What Exactly Does a Bridesmaid Do?

It's all about supporting your friend.
maddy sims the knot associate editor
Maddy Sims
maddy sims the knot associate editor
Maddy Sims
Associate Editor
  • Maddy writes for The Knot, with a specialty in beauty, sustainability, mental health and inclusivity.
  • Before joining The Knot Worldwide, Maddy wrote for several different publications, including Insider, Bustle, Real Simple and Apartment Therapy.
  • Maddy has a Bachelor's degree in magazine journalism and a Master's degree in health, science and environmental reporting (both of which are from Northwestern's Medill School ...
Updated Sep 16, 2021

So your friend asked you to be in their wedding party and you said yes. Now what? While the idea of being in someone's wedding is exciting, understanding what you're signing up for is important. That's why we put together this comprehensive guide on bridesmaid duties—both before the wedding day and on the big day. While there's a lot of information, remember that the main job of a bridal party member is to be there for friend.

Planning a wedding, while fun, can be stressful. As a bridesmaid, you need to be there for your bestie and help however you can. And on the special day? Your job is to stand by your friend during the ceremony as they take this next step. Then, it's all about making sure your friend has as much fun as possible at the reception.

Remember: Being someone's bridesmaid is a an important role. If you're unsure you have the time to dedicate to supporting your friend, give them a call and talk through what they need. If you're concerned about budget, speak honestly to your friend about expected costs. Get all the information upfront so you can make an informed decision. Knowing exactly what you're signing up for will make the process more fun—and will make you the best bridesmaid ever. Below, see a complete list of bridesmaid duties (and maid of honor duties too).

What does a bridesmaid do?

While the duties of a bridesmaid vary wedding to wedding, the general idea remains the same. The official job of a bridesmaid is to help the to-be-wed. You are there to support them through the planning process and celebrate this important relationship milestone. In general, bridesmaids typically attend a few prewedding parties (think: bachelorette party and bridal shower), stand up in the wedding, and help the guest of honor throughout the reception.

A maid of honor's responsibilities are more lengthy, as they're truly the to-be-wed's go-to person for help. Typically a maid of honor will be more involved in the planning process, plan the prewedding parties, hold the bouquet and give a speech at the reception.

What are the duties of a bridesmaid before the wedding?

bridesmaid duties bride and bridesmaid wearing jean jackets

There's more to being a bridesmaid than showing up on the wedding day. Wedding planning can be a stressful process, and your friend will likely need help and support. As a bridesmaid, part of your job is to be there for your loved one for all the pre-wedding events. Take time to check in on them and offer to help with any small tasks you can think of (delivering the wedding invitations to the post office, for example).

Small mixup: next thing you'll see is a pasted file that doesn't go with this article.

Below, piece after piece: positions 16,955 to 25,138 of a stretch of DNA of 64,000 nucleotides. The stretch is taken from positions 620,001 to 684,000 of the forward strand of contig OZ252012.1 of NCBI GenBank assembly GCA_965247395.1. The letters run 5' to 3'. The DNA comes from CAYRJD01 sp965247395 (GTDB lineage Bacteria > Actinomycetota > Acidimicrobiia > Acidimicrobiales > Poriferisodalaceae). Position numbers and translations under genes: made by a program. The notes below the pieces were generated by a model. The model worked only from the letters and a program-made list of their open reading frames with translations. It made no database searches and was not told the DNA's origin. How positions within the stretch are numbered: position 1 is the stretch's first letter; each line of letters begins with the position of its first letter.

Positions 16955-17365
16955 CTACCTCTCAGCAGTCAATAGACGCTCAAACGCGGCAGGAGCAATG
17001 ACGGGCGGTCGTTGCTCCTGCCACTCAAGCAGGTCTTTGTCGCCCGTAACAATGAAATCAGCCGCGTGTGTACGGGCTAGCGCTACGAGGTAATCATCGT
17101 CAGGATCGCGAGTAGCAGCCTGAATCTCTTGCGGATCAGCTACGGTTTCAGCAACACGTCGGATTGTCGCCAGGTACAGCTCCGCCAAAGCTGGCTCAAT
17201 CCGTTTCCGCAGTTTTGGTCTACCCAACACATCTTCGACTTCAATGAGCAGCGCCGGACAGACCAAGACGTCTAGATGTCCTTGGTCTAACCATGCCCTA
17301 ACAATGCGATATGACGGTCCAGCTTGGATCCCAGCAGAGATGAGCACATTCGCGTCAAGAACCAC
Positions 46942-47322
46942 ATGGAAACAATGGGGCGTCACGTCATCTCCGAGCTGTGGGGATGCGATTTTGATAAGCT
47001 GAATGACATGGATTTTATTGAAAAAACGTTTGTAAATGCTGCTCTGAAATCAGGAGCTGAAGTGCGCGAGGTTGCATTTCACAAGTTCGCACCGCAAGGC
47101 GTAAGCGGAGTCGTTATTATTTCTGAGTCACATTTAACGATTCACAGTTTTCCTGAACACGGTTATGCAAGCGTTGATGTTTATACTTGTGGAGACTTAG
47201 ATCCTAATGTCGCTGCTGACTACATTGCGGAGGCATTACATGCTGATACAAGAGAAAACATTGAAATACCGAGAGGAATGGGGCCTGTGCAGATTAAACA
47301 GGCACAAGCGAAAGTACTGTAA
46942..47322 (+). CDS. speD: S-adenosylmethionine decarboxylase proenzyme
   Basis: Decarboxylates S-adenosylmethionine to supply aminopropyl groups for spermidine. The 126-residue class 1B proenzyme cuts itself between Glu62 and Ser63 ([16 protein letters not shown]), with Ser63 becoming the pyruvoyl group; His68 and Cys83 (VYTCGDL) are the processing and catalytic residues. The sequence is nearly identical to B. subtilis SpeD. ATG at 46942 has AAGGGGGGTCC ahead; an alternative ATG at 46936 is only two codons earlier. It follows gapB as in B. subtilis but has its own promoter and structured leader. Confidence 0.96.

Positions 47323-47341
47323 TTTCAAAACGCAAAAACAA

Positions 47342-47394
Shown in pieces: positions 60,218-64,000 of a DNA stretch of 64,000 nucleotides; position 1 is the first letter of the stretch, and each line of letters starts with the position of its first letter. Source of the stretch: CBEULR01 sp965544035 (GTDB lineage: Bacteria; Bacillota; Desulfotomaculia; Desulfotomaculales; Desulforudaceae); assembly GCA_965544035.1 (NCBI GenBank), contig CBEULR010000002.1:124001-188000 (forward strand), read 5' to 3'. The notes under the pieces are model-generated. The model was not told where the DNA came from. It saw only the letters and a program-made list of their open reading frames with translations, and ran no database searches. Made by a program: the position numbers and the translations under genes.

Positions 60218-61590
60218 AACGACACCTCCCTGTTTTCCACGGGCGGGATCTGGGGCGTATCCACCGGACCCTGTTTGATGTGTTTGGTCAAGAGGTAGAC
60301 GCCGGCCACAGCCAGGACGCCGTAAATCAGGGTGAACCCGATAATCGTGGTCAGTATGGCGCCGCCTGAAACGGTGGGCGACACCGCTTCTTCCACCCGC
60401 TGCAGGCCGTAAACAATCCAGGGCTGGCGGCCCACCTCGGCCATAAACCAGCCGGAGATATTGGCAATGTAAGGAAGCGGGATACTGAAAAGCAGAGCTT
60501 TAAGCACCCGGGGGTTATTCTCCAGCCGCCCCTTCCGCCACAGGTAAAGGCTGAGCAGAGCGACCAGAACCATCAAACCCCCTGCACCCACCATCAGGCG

Bachelorette Party

The first and most obvious prewedding obligation for bridesmaids is to plan and attend the bachelorette party. This celebration happens before the wedding and typically involves the nearlywed and their wedding party. While some bachelorette parties are one night only, others last a full weekend. Communicate with your BFF ahead of time to understand what they wants. That way, you can build time into your schedule and budget accordingly. Plus, it'll give you more time to brainstorm themes, stock up on pool floats (if necessary) and order fun bridal party merch.

Bridal Shower

Another prewedding party you're expected to attend? Thebridal shower (or wedding shower). This usually involves friends and family members of the to-be-wed. As a bridesmaid, you'll need to be there to support your friend. Sometimes bridesmaids plan and host the bridal shower, so make sure you're clear on when it's happening and how much it'll cost. If you don't host it, you might need to bring a wedding gift and a thoughtful card. If you're not hosting, check in on your friend and ask if they need help with anything on the actual day—showers can turn into big events and having an extra set of hands can be helpful.

General Wedding Prep

Of course, you'll also need to help your bestie with wedding preparations. The biggest task to complete? Getting your wedding day outfit. Often, to-be-weds will choose a color or style for their bridal party to wear. Ask them what they're picturing and follow instructions—even if it's not your favorite style or color. We know it's tempting to ask for an exception to whatever bridesmaid dress or outfit they've picked, but remember: the wedding is about your friend, not you. If you genuinely feel uncomfortable with the given requirements, speak to your friend privately to come up with a compromise.